Cut-off between budgeted and incurred costs to be clarified


Oldroyd: Simple and welcome change

A change to the CPR coming into force on 1 October should provide clearer guidance on the cut-off between budgeted and incurred costs, it has been argued.

An amendment to practice direction 3E draws the line between costs incurred up to and including the date of the first costs management hearing (incurred costs) and costs to be incurred after that date (budgeted costs).

Currently, budgeted costs run from the date of the budget, not the case and costs management conference (CCMC), meaning the budget will need to estimate what costs will be incurred between the budgets being drawn and when the CCMC takes place.

Dan Oldroyd, who leads Keoghs’ complex injury costs team in Southampton, said many in the costs industry saw this as a problem that was going to create more ambiguity.

Writing on the Keoghs website, he said: “I disagree. It is usual practice now for the CCMC phase to be moved from the budgeted costs to incurred costs at the hearing, as at the hearing the costs are now incurred. The change is an extension of this to include the work in other phases as well as to enshrine this practice into a rule.

“In the cases below £50,000 where a budget is produced and the CCMC not listed for several months, this is difficult to do. In these cases it is likely that it will require an updated budget ahead of the hearing to give an accurate reflection of costs incurred to the CCMC and costs estimated thereafter.”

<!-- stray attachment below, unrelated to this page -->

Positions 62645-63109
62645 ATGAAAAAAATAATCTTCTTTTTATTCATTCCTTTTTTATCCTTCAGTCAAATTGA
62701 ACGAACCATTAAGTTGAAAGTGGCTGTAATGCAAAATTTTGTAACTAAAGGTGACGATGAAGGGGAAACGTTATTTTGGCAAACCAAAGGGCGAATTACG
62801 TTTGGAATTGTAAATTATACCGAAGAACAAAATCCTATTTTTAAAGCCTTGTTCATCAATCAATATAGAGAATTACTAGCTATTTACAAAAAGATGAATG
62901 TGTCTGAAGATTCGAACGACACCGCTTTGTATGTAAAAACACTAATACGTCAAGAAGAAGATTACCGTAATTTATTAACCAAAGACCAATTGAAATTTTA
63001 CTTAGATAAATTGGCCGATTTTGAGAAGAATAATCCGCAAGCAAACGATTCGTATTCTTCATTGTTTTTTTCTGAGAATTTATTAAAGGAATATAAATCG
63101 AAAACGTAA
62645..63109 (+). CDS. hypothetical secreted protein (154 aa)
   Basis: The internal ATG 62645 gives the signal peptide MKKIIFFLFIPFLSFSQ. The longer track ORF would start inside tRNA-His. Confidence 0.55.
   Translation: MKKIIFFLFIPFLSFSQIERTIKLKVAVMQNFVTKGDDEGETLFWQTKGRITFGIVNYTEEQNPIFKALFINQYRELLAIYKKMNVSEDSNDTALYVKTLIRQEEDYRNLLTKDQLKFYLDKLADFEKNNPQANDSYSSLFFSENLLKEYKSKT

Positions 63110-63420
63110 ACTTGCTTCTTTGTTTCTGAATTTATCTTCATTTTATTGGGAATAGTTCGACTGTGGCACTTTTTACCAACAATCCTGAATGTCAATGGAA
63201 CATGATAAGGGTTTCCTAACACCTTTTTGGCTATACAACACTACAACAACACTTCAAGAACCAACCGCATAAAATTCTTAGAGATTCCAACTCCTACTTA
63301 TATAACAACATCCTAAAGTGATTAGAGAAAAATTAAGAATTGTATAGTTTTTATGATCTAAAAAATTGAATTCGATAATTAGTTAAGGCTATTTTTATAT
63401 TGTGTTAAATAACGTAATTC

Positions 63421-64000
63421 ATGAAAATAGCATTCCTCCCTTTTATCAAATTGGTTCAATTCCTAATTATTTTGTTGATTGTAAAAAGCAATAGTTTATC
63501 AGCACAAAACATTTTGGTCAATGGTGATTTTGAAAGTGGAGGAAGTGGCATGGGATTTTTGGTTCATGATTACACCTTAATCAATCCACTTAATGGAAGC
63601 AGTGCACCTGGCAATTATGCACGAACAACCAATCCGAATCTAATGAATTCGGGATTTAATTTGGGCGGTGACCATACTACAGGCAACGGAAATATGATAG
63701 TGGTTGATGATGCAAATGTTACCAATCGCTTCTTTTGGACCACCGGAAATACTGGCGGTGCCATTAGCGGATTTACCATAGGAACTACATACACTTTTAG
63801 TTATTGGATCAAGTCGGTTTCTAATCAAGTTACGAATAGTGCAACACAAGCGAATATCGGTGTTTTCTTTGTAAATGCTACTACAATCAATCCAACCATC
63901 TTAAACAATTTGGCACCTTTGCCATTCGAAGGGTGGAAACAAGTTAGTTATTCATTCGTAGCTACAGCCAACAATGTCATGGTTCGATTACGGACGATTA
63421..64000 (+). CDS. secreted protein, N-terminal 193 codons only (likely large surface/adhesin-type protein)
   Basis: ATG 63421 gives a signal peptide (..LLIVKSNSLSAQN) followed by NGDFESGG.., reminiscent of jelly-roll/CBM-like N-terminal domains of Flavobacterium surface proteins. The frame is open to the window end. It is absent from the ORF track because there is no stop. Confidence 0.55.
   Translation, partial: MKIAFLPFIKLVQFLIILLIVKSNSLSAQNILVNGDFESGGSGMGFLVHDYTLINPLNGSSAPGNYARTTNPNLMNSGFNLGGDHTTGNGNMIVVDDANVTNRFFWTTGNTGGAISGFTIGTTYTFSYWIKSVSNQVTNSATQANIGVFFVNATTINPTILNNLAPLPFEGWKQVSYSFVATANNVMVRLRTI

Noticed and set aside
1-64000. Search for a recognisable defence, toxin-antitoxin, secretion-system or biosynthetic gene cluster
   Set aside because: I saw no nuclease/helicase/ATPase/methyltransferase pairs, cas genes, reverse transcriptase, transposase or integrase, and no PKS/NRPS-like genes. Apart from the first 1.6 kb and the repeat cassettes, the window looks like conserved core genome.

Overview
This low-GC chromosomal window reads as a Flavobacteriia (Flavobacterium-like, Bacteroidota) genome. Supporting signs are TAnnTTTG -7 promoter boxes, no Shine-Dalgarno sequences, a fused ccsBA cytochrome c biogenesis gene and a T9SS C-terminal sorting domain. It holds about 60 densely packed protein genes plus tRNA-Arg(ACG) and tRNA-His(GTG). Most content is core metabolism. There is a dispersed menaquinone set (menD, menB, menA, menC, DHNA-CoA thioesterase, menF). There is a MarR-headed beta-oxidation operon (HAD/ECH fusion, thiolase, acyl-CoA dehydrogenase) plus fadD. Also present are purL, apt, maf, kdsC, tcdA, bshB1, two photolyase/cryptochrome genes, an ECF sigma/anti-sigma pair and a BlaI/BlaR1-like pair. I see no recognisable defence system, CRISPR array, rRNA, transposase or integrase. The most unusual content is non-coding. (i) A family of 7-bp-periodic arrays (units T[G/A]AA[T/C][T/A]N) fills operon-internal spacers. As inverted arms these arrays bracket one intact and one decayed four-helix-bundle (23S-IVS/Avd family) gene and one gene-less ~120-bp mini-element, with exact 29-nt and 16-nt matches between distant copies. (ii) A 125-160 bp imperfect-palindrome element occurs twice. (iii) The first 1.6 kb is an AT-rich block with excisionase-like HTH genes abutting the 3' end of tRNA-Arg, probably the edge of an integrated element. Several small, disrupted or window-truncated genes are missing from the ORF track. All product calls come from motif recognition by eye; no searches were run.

But he said this would be a “relatively simple exercise” and in most cases was often done in any event “to show the court how compliant we are with the budgeting procedure”.

Mr Oldroyd continued: “On the higher-value cases, the costs budgets are generally produced a lot closer to the hearing as they are not required until 21 days before the first CCMC. Any budgets produced well before the hearing are going to need to be amended if prepared too early.

“So, in my opinion, there is a slight difference to drafting a budget, to put the CCMC phase time all as incurred. There will be some estimating of the incurred time, before the CCMC takes place, but then are we not already doing that when drafting a budget?

“My own view is that this is a simple and welcome change. It is clear when the incurred costs cut off is and what is budgeted. The court does not manage the incurred costs and they will carry on being subject to detailed assessment at conclusion.”

He suggested that there may be some guidance required on what would happen when the incurred costs in the bill were vastly different to the budget.

“I am sure this will amount to a good reason to depart from a budget where the circumstances have changed or where the budget was not accurately drawn before the first CCMC.

“This would be a welcome outcome to ensure parties are accurately and realistically estimating the costs to be incurred before the CCMC.”

Mr Oldroyd said the simplest way around all of this was – in high-value cases – not to draft the budget too early, and in lower-value cases to update the budget before the CCMC.